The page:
Several specialized magazines also emerged, dedicated mainly to security problems and to the equipment used - signaling, protective, fire-prevention, special intelligence tools. Especially worthy of mention are "Business Detective" and "Security".
In 2000, the first CD-ROM appeared, which collected several thousands of secret and top secret documents from the archives of the Ministries of Foreign Affairs, the Interior and the Defense of Bulgaria, and of the Politburo of the Bulgarian Communist Party, and which have been declassified during the last few years and are directly related to the participation of Bulgaria in the Warsaw Treaty - "Bulgaria in the Warsaw Pact". For obvious reasons, this CD became highly popular among historians and researchers, not only in Bulgaria but also in a number of other countries. The formal presentation of this CD was held, along with the presentation of the book "The Intelligence", during the International Conference on the theme "The Cold War and the Balkans" which took place in Plovdiv at the end of May, 2000.
As a reaction to the changes and the manipulation of public opinion through the exploitation of the public's lack of information, there emerged also several professional associations and open civil societies oriented towards security matters.
Some of these guild-like organizations are the "Association of the Retired Intelligence Officers", the "Association of the Retired Counterintelligence Officers", the "Military Intelligence Officers Club", the "Red Berets' Association", etc. As a rule, these are closed organizations, where membership is allowed only to former officers - military or civil - of these services.
One of the open organizations, an NGO of a purely civil character, which brought together professionals and intellectuals from many fields who participate in the processes of public opinion-making, is the "Bulgarian Euro-Atlantic Intelligence Forum" - BEAIF.
In addition to specific programs in the field of security, some of these organizations are also involved in publishing books in the same field. At the BEAIF's initiative, and in cooperation with different Bulgarian publishing houses, the memoirs of Kim Philby, the book "KGB and the Power" by Army General Filip Bobkov, former First Vice-Chairman of the KGB, the memoirs of the last USSR Intelligence Head, Gen. Leonid Shebarshin, under the Bulgarian title "Life Seems Hard Only in the Evenings", the book of Dennis McCarty and Philippe Smith, "President's Bodyguard Agent", "Raising the Curtain" by Gen. Vadim Kirpichenko, "The Mafias Against Democracy" by Admiral Pierre Lacoste, "The Intelligence", and "Firm Security - Spying as a Trade" have been published.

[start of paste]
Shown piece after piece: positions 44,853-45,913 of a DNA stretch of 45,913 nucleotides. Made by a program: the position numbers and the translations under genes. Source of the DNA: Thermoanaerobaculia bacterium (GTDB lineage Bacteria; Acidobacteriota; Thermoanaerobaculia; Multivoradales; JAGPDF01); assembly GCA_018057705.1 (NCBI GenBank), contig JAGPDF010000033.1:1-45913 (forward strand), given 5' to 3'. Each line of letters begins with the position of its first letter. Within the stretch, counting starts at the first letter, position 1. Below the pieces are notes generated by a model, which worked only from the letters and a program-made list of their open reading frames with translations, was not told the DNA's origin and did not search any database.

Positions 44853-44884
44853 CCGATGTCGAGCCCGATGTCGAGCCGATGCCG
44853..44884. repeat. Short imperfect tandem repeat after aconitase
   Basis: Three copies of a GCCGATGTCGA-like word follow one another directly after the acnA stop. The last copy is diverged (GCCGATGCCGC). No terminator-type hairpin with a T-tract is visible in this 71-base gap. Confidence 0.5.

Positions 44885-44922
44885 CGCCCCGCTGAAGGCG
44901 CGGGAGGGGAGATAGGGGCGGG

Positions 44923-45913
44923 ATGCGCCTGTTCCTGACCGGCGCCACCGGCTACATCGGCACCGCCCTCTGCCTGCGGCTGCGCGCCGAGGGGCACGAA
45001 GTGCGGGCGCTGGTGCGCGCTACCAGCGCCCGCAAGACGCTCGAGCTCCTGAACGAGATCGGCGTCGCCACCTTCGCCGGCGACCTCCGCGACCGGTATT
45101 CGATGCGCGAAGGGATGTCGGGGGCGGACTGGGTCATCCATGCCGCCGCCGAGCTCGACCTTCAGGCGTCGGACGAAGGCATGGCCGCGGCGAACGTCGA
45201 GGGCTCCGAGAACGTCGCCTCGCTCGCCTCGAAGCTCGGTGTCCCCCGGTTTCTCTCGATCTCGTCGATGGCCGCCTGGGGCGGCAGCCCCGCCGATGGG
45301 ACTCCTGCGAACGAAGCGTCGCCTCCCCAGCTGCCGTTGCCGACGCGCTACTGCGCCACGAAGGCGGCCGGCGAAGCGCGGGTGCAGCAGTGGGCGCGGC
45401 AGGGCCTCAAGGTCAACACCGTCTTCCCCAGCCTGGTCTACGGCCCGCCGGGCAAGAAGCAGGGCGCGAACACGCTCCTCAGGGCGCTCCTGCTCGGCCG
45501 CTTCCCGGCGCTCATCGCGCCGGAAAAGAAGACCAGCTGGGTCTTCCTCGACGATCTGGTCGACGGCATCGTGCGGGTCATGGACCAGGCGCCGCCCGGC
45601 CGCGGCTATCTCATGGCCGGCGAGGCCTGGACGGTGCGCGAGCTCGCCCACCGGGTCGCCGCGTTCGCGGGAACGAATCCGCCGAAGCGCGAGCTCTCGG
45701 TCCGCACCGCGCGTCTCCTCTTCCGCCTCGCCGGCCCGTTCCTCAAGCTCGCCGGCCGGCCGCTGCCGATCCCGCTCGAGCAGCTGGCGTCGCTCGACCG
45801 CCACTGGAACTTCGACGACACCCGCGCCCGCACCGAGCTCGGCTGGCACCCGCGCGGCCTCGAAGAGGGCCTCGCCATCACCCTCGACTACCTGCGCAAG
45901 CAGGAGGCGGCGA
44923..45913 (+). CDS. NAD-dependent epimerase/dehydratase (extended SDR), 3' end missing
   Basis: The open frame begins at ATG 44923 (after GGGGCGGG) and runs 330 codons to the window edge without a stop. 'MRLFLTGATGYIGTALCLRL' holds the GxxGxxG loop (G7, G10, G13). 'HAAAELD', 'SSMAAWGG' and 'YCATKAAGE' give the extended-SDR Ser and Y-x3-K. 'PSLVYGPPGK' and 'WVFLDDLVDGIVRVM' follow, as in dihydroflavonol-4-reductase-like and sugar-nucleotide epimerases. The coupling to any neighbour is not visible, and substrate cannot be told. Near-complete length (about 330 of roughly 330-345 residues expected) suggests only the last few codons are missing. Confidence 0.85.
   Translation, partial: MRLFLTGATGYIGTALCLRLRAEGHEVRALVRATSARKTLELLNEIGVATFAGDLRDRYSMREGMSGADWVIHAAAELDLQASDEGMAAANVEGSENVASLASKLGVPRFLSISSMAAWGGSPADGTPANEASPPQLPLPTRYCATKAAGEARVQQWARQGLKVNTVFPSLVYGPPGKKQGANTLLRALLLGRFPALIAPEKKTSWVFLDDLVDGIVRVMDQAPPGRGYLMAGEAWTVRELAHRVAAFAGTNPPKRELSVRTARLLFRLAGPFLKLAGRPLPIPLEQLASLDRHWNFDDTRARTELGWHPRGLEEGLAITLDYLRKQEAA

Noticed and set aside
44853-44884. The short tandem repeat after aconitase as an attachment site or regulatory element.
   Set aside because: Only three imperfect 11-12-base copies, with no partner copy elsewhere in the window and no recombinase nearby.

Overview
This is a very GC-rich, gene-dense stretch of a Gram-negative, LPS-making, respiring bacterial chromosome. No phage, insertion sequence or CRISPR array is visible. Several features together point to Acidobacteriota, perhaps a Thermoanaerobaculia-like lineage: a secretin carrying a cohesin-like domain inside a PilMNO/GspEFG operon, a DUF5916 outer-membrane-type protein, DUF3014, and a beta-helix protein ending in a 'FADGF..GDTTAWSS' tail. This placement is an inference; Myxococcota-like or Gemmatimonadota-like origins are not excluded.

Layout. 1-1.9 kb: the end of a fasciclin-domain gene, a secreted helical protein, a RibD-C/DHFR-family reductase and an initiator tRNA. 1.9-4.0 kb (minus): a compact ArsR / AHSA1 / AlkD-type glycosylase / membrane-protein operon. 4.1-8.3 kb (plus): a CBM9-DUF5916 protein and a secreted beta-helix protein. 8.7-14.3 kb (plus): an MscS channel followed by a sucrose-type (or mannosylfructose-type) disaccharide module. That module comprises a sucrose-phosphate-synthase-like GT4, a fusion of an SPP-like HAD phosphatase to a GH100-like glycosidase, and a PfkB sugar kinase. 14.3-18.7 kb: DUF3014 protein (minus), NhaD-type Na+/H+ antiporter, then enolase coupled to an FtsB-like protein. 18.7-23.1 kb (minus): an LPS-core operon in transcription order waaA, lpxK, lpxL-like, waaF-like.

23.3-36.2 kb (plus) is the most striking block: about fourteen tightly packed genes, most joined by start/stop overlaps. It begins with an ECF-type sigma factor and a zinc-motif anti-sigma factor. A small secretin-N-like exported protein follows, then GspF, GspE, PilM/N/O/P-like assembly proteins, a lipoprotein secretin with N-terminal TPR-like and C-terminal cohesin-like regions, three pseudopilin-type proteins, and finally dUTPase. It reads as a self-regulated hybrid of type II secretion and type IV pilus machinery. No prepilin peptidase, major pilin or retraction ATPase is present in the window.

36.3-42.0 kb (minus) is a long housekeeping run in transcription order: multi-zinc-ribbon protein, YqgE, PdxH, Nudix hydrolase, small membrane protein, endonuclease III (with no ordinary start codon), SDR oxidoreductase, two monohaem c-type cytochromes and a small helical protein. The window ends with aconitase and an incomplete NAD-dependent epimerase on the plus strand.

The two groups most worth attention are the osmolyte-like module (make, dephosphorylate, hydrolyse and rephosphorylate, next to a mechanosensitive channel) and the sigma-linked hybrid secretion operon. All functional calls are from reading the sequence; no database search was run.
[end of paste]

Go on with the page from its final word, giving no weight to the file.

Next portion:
As mentioned above, due to the informational vacuum that existed for years in this sphere, there is now a great interest among readers for such titles. The lack of serious readers is reflected to a considerable extent by the quality of the selected and published titles. Unfortunately, most books still belong to the area of mass culture.
A positive trend is shown by the fact that many of the books within the large number of titles already outlined contain a serious, thorough, and in a number of cases even academic approach to the elaboration of different aspects of the special services and their activities.
It should be mentioned here that the fundamental work "The Art Of War" of the ancient Chinese philosopher Sun Zi has had three different printings within a short period. The book "The Intelligence" became a bestseller and its initial print run was sold out within less than two weeks - an excellent achievement for the Bulgarian book market.
Also published were interesting titles such as "The Bulgarian Special Services - Looking Towards A Unified Europe", "The Spies' Plot - Do We Need Secret Services?", "A History of Espionage", "Private Guard Activity", and many other books written by Bulgarian authors.
In conclusion, it could be said that, though this is not a purely Bulgarian phenomenon, the readers' increasing interest in literature related to the special services is one of the indications that society as a whole is beginning to readjust its conceptions of these institutions and its understanding of this peculiar activity; that the public is rejecting political manipulation and assuming a more sober, analytical and evaluative approach to these issues.
Such a state of affairs inspires hope that these services will find their appropriate and recognized place within the defense organs of the new democracies.
Below is a brief review of the CD and some of the books by Bulgarian authors dealing with the special services' activity, which have been published in the last two years.